Time to change those perceptions. Programs, such as the City of Portland’s Office of Sustainable Development, have helped deliver award-wining results, no doubt gaining the attention of Fast Companies.

Also, for great assistance in the Portland area check out Metro and the counties in its service area. A portion of our residential and commercial trash-disposal fees pays for a network of solid waste and recycling advisors available to businesses at no charge. Companies may ask a county or city employee to make a visit and recommend ways to reduce waste and improve recycling of waste. Innovative new options, such as organic food composting, are being added to the tool kit.

“Get started by doing something small,” says Susan Terry, a recycling educator for Clackamas County. “Sustainable practices make as much sense for small businesses as they do for big corporations. There are cost-saving efficiencies to be made while helping the community.”

To arrange a visitation call Metro’s recycling information hotline at (503) 234-3000 or visit its Recycle At Work web page.

The Natural Step

Another resource is The Natural Step, an internationally recognized NGO (non-government organization) for sustainability coaching. Founded in Sweden almost two decades ago, the group's core beliefs are embodied in a five-step process discussed in four short videos. Learn whom the movers and shakers are in Oregon's network of The Natural Step. The group sponsors seminars and business consulting is available.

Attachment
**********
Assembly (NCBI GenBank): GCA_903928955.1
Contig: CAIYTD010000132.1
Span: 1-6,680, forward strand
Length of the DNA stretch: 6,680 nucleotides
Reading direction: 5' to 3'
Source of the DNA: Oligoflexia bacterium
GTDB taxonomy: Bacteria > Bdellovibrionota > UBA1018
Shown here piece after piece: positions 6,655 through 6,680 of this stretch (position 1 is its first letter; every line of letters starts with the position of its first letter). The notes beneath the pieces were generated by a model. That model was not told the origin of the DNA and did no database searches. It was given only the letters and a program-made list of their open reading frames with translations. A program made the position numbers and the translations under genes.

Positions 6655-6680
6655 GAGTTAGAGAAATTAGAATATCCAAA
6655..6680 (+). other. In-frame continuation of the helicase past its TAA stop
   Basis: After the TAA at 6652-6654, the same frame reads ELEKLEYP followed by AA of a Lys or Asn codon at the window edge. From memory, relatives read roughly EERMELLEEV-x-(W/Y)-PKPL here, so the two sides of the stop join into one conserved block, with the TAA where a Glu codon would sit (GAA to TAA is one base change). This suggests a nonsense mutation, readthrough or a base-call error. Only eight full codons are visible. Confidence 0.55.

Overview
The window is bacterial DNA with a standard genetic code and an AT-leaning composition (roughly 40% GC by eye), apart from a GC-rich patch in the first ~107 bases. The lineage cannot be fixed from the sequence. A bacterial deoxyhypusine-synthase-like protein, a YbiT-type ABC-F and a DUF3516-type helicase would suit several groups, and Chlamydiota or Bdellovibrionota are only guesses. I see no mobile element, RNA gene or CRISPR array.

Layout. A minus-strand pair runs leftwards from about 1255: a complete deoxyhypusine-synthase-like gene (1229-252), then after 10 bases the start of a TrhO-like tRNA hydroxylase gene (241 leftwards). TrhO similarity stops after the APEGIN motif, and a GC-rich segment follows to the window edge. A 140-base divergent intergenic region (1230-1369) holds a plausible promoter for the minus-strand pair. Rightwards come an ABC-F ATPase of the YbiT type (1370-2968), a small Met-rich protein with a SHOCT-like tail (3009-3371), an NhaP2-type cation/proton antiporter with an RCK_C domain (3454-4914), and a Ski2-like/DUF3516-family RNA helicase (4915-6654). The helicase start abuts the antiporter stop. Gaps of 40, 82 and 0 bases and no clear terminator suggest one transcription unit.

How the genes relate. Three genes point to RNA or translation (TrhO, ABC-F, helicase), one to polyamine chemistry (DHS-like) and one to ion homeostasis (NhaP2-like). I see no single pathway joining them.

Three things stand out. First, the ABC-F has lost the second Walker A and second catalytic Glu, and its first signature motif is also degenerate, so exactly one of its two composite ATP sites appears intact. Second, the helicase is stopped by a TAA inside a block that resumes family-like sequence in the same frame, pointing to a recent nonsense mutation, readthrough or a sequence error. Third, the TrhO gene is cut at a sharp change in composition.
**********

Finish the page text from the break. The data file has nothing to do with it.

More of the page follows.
Other helpful resources are:

"Sustainable Industries" magazine, published in Portland and filled with great ideas and contacts information;

"Sustainable Business" e-newsletter and Web site;

The solid waste section of the Oregon Department of Environmental Quality is another good source for waste prevention information;

The Oregon Environmental Council for information on climate change and other issues;

And, to see what's going on with solid waste managers check out the Association of Oregon Recyclers.

Guiding principles

In establishing a sustainability identity - the Reputation Management and Cause Marketing strategies highlighted in Part 1 of this series - businesses must avoid "greenwashing" if their actions are to be viewed as credible. Greenwashing is defined as the unjustified appropriation of environmental virtue. There are watchdog groups, such as Resource Watch that sniff out posers.

Still in search of a meaningful definition of sustainability? Look to the Washington Department of Ecology. It has posted eight principles giving all of us guidance:

1. There is an interdependence between ecological, economic and social factors in achieving sustainability.

2. The concept of waste can and should be eliminated.

3. Healthy, natural systems are the basis for sustainable communities and economies.

4. Future generations should be equal partners in decision-making.

5. Local decisions have regional and global implications.

6. Incentives are necessary to create sustainable behavior.

7. Investment in the design phase of a process or product drives sustainable outcomes.

8. Human relationships and a collaborative approach lead to sustainable solutions.